Professor Cora True-Frost G’01, L’01 Speaks with USA Today & New Mexico Political Report on SCOTUS Hearing on the Abortion Drug Mifepristone

Professor Cora True-Frost G’01, L’0, discussed with USA Today the recent oral arguments in the Supreme Court of the United States case FDA v. Alliance for Hippocratic Medicine. The Alliance is seeking to roll back access to mifepristone across the country.

True-Frost noted that by tackling the apparent weaknesses in the doctors’ standing to sue and the broad remedies they demanded, the court was avoiding the knottier question of whether the judiciary should have a say in science-based decisions like the approval of drugs by the FDA.

“For the court to engage the merits of those arguments, they would be substituting their judgment for those of the experts at the FDA,” said True-Frost. “Focusing on the threshold issue of standing is a classic judicial move to conserve court resources and avoid making cases the court would rather not make.”

True-Frost also spoke with the New Mexico Political Report on the case. She discussed the fact that Justices Clarence Thomas and Samuel Alito referred to the Comstock Act during oral argument, could be a kind of signal to the anti-abortion movement to try to bring a suit regarding that law.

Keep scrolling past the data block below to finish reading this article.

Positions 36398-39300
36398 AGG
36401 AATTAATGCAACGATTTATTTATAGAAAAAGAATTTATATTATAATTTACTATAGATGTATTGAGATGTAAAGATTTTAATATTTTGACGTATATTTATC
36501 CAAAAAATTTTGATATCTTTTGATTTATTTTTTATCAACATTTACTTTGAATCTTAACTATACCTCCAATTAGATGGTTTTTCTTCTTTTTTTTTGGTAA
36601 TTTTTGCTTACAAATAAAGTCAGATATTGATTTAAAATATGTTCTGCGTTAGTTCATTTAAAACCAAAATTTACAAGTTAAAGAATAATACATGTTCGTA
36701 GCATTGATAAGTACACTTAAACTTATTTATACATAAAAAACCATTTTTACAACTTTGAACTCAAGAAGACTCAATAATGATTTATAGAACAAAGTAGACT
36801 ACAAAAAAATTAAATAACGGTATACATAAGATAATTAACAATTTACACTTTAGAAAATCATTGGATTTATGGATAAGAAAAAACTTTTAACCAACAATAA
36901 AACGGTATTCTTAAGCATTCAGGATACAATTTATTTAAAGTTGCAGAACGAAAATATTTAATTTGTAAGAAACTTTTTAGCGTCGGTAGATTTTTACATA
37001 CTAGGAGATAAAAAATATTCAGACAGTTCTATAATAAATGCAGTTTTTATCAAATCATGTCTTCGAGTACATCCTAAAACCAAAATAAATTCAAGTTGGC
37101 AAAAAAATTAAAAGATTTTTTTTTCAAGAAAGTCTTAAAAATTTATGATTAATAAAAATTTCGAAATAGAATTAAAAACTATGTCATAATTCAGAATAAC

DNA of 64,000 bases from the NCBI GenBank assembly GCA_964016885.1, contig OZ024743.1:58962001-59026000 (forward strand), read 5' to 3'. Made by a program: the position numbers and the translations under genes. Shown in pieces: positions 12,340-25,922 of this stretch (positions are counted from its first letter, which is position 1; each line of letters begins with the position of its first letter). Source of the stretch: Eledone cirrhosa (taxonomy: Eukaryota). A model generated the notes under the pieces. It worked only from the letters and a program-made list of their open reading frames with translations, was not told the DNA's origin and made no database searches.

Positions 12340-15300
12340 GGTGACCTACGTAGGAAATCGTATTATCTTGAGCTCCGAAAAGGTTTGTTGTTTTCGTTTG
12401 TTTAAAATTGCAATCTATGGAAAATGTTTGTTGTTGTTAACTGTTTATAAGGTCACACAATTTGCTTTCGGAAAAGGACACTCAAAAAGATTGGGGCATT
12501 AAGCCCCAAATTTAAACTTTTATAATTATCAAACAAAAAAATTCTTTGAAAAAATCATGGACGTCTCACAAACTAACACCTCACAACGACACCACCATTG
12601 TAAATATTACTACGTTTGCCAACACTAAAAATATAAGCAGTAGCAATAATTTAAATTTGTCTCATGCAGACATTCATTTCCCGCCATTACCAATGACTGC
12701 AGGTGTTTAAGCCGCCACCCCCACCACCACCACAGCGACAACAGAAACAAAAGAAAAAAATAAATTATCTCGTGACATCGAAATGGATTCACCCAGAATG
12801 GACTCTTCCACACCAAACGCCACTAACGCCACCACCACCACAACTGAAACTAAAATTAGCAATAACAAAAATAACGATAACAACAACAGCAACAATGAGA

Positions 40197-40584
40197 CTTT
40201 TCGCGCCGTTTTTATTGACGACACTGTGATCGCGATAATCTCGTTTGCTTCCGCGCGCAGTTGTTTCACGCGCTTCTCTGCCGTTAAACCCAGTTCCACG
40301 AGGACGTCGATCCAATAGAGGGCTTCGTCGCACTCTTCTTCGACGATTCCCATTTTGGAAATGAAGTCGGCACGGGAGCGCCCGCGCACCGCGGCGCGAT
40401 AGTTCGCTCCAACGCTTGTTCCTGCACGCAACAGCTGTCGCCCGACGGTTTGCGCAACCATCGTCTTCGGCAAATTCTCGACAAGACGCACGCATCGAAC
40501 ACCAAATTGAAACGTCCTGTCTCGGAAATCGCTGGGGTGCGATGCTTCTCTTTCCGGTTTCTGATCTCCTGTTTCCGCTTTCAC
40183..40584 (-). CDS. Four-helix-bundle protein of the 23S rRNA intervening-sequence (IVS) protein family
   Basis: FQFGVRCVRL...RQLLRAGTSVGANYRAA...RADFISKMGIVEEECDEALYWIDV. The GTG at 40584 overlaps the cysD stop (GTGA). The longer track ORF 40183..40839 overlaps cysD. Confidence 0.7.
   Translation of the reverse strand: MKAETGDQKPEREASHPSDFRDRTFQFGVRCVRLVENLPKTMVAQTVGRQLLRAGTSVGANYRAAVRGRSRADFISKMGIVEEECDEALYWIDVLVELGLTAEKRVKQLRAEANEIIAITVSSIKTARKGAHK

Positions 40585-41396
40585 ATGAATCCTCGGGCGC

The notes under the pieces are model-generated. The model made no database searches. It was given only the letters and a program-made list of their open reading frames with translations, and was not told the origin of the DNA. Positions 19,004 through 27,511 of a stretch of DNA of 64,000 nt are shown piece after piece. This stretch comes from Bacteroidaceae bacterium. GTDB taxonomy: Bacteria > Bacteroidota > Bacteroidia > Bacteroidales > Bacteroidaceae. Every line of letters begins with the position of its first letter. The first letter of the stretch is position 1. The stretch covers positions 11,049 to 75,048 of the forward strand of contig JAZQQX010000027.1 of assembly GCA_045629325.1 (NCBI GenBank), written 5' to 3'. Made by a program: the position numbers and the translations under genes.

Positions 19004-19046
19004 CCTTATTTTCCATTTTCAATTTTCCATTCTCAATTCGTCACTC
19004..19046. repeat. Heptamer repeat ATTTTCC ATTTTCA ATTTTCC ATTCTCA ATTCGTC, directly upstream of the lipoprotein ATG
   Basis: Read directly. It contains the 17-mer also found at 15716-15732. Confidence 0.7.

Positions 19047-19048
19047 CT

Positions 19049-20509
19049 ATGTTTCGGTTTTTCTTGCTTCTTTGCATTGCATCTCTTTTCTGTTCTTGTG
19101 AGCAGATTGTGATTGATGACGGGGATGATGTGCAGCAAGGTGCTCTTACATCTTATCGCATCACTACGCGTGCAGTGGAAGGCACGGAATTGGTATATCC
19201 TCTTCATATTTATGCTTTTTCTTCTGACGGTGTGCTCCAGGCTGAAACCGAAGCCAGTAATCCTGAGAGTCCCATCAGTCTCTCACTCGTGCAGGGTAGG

If the nine justices determine that the case does have standing and rule in favor of the Alliance, then the implications could be devastating, True-Frost said and would go far beyond the question of medication abortion.

She said the effect would be “massive in terms of the impact of the regulatory state.”

“The effect of taking this pill out of circulation, off the menu for women who could choose it, affects this relationship between the administrative branch and the judiciary,” True-Frost said.

True-Frost said the implications are larger than just the FDA. She called it a “multi-prong attack against the doctrine called the Chevron deference,” which she defined as a policy of the courts to defer to agency decisions.